If these ways of eating are unfamiliar, breaking down the basics of Alternate Day Eating vs OMAD can direct individuals to a plan that suits them.
|Variables||One Meal a Day||Alternate Day Fasting|
|Fasting Time Frame||20 – 24 Hours||24 – 36 Hours|
|Eating Time Frame||1 – 4 Hours||12 – 24 Hours|
|Food Goals / Restrictions||At least 1,200 well-balanced calories per meal||Well-balanced food with no calorie restrictions|
|Biggest Pro||The simplicity of only having to prepare and clean up one meal per day||Significant weight loss could be achieved due to calorie deficit as well as physiological changes|
|Biggest Con||Potential to trigger binge eating and other disordered eating habits||Likelihood of extreme hunger and possibility of fatigue from lack of calories on fasting days|
Try a Combination of OMAD and ADF
Being too stringent on eating plans can backfire, so finding a livable solution is key; this may come in the form of combining One Meal a Day and Alternate Day Eating.
The final outcome may not be “by the book”, but taking the time to find a workable plan will make achieving goals that much easier. To assess what works best, it may be beneficial to conduct trial periods by using the following steps.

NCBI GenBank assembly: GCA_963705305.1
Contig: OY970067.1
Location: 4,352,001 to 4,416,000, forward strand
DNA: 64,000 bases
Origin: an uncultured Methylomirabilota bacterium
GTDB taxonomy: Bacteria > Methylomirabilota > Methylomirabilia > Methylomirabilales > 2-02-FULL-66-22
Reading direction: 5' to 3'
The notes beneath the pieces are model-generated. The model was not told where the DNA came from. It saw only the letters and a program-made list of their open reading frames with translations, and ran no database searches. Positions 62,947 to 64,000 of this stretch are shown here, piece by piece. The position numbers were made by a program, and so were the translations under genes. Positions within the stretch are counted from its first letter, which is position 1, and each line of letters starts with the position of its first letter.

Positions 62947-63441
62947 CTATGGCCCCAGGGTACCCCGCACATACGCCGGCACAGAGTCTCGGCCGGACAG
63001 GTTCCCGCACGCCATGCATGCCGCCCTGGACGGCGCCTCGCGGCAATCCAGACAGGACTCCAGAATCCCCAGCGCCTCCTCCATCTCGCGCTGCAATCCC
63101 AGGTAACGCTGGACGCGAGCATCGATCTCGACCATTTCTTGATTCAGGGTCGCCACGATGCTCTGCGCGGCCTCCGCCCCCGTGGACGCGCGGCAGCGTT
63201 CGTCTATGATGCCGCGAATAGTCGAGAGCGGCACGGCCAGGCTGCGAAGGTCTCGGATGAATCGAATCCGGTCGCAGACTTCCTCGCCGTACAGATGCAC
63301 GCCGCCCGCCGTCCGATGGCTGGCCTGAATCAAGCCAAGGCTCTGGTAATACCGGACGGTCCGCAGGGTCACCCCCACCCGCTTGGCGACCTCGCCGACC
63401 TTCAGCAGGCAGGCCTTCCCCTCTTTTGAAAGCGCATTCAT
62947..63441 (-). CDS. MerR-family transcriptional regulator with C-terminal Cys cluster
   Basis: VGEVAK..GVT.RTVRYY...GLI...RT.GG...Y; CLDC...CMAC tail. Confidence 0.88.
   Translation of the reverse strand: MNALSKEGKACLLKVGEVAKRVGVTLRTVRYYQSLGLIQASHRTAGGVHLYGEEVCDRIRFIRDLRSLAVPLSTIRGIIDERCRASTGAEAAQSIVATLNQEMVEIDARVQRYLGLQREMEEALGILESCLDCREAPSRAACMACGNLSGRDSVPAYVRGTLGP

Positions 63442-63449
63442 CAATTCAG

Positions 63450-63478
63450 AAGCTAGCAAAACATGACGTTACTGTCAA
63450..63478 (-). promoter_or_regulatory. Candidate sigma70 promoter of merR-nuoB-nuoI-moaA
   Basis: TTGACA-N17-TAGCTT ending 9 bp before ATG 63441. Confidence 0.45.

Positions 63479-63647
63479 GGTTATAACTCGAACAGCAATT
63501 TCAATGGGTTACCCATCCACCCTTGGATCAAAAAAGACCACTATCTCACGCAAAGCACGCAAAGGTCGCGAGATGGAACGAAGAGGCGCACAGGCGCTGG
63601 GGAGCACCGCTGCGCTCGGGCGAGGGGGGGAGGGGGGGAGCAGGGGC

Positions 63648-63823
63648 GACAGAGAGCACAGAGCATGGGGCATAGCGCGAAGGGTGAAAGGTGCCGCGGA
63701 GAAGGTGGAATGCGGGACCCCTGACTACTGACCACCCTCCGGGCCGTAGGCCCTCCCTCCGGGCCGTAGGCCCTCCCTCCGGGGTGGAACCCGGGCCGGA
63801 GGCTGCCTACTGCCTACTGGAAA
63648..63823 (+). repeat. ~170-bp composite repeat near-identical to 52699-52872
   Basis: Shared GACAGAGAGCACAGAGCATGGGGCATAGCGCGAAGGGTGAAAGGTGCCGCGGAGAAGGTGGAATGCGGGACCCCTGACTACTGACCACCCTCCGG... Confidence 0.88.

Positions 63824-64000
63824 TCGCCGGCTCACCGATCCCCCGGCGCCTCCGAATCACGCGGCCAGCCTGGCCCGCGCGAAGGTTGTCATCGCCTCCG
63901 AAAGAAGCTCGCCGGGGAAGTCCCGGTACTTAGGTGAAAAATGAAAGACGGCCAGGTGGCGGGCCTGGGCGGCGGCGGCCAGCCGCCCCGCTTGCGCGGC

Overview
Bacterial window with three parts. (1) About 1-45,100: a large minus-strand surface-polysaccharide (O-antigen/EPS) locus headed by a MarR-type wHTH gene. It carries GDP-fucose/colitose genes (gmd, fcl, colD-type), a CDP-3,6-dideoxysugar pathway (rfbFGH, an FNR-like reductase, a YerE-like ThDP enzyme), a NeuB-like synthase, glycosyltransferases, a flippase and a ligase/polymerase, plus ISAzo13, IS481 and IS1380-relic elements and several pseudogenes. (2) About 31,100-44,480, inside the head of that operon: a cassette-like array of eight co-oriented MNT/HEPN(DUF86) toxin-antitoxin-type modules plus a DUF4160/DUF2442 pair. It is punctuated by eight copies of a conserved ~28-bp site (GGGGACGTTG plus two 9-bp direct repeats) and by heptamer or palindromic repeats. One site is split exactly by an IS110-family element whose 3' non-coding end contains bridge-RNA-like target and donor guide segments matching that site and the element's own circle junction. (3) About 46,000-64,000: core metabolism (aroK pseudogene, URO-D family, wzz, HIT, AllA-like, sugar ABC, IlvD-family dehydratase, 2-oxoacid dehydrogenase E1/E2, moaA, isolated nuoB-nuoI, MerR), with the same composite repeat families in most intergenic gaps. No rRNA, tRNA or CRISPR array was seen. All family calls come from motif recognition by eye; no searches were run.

- Step 1: Begin by committing to Alternate Day Fasting for one week
- Step 2: Throughout the week, make notes regarding the difficulties that are encountered
- Step 3: At the beginning of the next week, switch to One Meal a Day
- Step 4: Like the previous week, note where the biggest challenges lie
- Step 5: At the conclusion of this week, compare notes regarding Alternate Day Fasting vs OMAD and adjust the plan
- Step 6: Potentially combine the two within the same week. See below for more details
Step six can take on many forms; for instance, if making it through 36 hours without eating was too difficult of a challenge during the trial period, then the adjustment might be that during the fasting day, add a single, low-calorie meal.
Alternatively, One Meal a Day might work decently, during the week, but the weekend could prove to be difficult; so, adjusting weekends to one day of fasting and one day of eating could be a novel way to tie in Alternate Day Fasting with OMAD.